Guest lecture by Simon Haykin: Cognitive Risk Control

Prof. Simon Haykin from McMaster University, Hamilton, Canada will be visiting the SPSC lab. He will deliver a guest lecture entitled "Cognitive Risk Control". 


The Cognitive Dynamic System (CDS) has established itself as the basis for a new generation of Intelligent Machines inspired by the brain, and with varying applications: Radar, Control, and Radio. The underlying principles of this new way of thinking naturally involve Cognitive Neuroscience, Bayesian dynamics, and to a lesser extent, Bellman’s dynamic programming.

As the title of the lecture would imply, the primary objective is how to control risk, which has been broadly discussed in the literature; but, regrettably, we do not have a rigorous procedure for how to deal with it.

Here are the issues that will be discussed in the lecture:

  1. Perceptor: The Bayesian model for environmental observables – reciprocally coupled with the Bayesian filter – provides an optimal basis for state estimation.

  2. Feedback channel: It lies at the heart of the CDS for linking the executive to the perceptor.

  3. Executive: The cognitive reinforcement learning algorithm – reciprocally coupled to the predictive pre-adaptive sub-system of the executive – provides an optimal procedure for risk control and therefore cognitive action on the environment in a methodical manner for the first time ever.

The lecture is finished by highlighting the vision for next five years, focused on two challenging research topics:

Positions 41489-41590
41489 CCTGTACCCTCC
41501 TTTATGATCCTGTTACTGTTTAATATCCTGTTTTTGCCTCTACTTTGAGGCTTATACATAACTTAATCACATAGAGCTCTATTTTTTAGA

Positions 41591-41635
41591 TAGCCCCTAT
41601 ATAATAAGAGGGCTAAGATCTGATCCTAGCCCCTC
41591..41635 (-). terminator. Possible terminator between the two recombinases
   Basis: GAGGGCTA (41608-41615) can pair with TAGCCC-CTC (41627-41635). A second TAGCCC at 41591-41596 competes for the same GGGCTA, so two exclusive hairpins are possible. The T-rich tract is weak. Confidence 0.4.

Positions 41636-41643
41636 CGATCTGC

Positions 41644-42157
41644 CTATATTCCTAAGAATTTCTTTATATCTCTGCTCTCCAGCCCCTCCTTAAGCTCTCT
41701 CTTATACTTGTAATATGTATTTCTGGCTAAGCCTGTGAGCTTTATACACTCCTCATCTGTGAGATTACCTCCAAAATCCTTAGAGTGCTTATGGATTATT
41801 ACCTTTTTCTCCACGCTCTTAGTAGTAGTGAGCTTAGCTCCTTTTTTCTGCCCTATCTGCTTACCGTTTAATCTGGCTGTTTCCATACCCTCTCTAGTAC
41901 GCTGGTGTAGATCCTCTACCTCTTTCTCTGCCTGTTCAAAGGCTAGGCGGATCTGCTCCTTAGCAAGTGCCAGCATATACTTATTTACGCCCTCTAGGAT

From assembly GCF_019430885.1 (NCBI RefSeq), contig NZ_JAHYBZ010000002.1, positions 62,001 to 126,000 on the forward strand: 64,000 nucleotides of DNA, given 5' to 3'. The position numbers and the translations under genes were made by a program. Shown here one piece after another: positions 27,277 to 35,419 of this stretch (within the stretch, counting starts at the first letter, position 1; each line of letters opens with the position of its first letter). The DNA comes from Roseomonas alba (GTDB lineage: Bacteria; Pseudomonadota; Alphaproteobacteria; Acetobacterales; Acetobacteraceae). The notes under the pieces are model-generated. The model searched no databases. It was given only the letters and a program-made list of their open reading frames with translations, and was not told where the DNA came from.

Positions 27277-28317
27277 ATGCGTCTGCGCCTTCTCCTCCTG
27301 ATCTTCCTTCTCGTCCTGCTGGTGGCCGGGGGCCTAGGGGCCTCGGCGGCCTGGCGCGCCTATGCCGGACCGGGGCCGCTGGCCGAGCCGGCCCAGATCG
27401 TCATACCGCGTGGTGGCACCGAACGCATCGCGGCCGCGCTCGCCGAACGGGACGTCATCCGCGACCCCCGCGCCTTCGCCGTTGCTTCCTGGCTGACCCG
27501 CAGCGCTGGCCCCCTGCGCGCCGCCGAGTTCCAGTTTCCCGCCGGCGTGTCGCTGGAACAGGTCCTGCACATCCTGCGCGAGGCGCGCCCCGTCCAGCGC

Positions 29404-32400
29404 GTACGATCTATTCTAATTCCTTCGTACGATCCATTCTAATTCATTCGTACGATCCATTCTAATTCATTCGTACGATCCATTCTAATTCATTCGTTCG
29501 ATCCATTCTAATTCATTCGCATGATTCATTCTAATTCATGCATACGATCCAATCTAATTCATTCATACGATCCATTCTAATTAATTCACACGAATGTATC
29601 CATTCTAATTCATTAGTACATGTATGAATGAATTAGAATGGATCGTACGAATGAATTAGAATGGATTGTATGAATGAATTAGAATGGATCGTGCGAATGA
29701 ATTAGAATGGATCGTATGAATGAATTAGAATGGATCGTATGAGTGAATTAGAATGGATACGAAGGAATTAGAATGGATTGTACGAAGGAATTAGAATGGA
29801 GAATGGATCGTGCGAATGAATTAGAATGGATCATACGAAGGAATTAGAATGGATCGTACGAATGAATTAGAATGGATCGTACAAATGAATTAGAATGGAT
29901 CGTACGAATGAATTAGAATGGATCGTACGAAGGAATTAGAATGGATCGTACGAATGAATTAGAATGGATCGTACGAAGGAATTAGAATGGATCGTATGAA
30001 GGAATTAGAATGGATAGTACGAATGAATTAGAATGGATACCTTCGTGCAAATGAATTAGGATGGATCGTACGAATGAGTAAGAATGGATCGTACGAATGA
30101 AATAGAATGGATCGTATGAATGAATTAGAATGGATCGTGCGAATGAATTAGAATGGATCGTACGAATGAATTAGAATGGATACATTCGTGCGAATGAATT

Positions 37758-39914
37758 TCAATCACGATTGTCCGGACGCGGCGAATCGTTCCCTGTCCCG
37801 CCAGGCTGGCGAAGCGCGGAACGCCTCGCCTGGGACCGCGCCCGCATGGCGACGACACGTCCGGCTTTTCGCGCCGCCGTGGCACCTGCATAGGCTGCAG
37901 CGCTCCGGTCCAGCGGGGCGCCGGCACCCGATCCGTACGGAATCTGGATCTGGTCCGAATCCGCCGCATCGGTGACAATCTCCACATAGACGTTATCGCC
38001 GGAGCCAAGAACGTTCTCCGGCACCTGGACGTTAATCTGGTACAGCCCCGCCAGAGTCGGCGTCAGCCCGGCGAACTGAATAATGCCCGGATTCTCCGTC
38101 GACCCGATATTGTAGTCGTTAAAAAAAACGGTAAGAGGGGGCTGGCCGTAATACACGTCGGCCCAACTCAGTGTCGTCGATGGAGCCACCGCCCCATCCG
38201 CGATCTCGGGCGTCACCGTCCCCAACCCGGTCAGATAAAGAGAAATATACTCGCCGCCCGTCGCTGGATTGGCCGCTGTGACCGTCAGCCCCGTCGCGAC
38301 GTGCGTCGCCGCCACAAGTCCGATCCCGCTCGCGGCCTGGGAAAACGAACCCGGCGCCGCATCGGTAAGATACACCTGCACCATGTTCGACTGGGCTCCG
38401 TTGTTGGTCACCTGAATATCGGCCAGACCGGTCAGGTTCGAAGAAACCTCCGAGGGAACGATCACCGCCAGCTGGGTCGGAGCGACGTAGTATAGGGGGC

• The Bayesian dynamics of hierarchical CDS for reducing unexpected uncertainties down to a precision level, such that it can be ignored for all practical purposes

  • The CDS employed as the “brain” of complex dynamic networks in a pioneering manner

Brief Biography

Simon Haykin received his B.Sc., Ph.D., and D.Sc. all in Electrical Engineering from the University of Birmingham, England; subsequently, he spent a good number of years in industry, then moved into the world of academe in England, and finally, he joined the ECE Department, McMaster University, Canada, where he is currently a Distinguished University Professor.

For the early years after graduation, his research program was focused on Adaptive Signal Processing for radar and radio. Then, he spent more of his time on Neural Networks and Learning Machines, which paved the way to focus his entire research program on the CDS with pioneering applications in radar, control, and radio. Needless to say, this new way of thinking has become his research passion.

Professor Haykin is a Fellow of the IEEE, Fellow of the Royal Society of Canada, and the recipient of Honorary Doctorate of Technology from ETH, Zurich, Switzerland. He is also a recipient of many medals from within Canada, the United States, and Europe.

Date with Time
9. November 2015 - 10:00 - 11:15
Lecture Hall i11, Inffeldgasse 16b, basement